President Barack Obama walks back to the White House in Washington, March 4, 2009, from the Eisenhower Executive Office Building, after speaking about reform of the government procurement process.
Magazine or Newspaper Article, Democracy: A Journal of Ideas
Author: Elaine Kamarck, Lecturer in Public Policy
Belfer Center Programs or Projects: International Security
How to make sure big reforms work after the political limelight dims.
"Reforming government is a difficult and thankless task. Political leaders find that reform is almost always unpopular in the short term because it disrupts existing power arrangements. And if they manage to produce reforms that bear lasting and positive results in the long run, they are often out of power by the time the reforms bear fruit. I should know—I’ve been there.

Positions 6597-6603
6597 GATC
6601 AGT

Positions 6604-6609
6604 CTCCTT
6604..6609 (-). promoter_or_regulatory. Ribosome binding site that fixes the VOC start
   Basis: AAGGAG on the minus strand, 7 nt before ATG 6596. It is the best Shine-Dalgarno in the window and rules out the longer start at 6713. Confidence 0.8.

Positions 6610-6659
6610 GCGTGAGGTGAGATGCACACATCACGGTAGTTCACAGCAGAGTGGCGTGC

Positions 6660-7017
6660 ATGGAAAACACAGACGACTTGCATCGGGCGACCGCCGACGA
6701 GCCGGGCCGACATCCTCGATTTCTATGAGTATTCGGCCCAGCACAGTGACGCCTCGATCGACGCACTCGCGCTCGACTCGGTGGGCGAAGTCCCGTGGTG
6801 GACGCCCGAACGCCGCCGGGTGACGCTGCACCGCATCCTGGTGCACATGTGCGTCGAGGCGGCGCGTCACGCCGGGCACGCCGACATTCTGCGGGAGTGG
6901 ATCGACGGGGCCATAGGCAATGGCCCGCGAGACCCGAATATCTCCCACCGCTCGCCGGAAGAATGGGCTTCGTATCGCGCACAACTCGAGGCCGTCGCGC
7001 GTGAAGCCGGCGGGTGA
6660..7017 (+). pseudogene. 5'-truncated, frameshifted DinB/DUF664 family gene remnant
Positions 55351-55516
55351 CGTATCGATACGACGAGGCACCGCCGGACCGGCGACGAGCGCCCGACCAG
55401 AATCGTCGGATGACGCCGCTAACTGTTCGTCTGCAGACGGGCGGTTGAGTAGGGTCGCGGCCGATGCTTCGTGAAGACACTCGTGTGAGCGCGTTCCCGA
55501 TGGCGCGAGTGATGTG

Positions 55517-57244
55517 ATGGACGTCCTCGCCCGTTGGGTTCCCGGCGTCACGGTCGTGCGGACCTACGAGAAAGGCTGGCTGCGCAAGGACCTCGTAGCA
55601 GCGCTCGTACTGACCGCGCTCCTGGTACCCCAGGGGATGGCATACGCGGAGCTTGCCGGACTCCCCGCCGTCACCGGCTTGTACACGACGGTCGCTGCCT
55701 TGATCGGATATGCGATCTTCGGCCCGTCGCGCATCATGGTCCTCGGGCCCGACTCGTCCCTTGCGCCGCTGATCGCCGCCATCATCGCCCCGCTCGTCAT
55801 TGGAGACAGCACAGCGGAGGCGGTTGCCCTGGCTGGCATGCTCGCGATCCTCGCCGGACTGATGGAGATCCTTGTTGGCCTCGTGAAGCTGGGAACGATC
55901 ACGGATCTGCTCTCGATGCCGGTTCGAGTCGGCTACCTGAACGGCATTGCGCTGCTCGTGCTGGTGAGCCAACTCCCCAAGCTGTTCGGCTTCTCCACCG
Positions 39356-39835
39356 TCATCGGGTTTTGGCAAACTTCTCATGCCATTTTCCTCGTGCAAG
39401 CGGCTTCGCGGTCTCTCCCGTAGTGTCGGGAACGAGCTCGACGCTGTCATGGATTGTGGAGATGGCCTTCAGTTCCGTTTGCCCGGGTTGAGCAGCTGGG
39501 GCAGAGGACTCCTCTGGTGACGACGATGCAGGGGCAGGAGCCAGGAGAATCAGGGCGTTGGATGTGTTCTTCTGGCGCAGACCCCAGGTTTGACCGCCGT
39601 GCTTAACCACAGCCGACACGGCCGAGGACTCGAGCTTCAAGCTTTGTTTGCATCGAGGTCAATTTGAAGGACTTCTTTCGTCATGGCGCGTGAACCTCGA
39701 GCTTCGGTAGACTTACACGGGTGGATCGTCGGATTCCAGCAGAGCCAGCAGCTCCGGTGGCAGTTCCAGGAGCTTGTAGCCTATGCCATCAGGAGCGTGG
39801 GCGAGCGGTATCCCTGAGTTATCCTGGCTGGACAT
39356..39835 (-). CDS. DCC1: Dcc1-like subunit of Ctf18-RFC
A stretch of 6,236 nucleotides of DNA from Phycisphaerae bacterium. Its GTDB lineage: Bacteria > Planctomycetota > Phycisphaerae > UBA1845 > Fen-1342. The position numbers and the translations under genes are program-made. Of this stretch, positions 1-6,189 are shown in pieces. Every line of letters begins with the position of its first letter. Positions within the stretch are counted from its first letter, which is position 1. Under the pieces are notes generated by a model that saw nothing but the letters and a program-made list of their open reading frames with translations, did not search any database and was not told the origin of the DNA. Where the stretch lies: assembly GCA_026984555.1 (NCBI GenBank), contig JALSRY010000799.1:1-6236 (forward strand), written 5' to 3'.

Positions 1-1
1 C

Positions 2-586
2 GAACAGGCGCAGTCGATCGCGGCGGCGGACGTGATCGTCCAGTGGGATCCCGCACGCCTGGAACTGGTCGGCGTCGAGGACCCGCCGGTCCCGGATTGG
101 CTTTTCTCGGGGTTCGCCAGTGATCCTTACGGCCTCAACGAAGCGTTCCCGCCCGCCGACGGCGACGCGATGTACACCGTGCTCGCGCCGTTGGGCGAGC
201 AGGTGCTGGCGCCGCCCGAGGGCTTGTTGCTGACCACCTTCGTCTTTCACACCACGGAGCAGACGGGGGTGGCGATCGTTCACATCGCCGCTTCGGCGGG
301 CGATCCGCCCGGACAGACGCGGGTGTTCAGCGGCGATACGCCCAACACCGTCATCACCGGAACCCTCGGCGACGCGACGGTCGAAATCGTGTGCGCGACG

As the person in charge of the National Performance Review (a.k.a. "Reinventing Government") in the Clinton Administration, I was reminded on a daily basis how hard it is to achieve the overall goals of a government reform movement. Presumably simple things, such as closing obsolete offices, were likely to step on the toes of a powerful congressman or senator who was accustomed to using the office for patronage purposes. Expensive services that should have been outsourced were often unionized, and the attempt to make them competitive angered powerful unions. Stricter regulations on industries were likely to cause them to assert that they'd have to raise prices or stop serving customers...."
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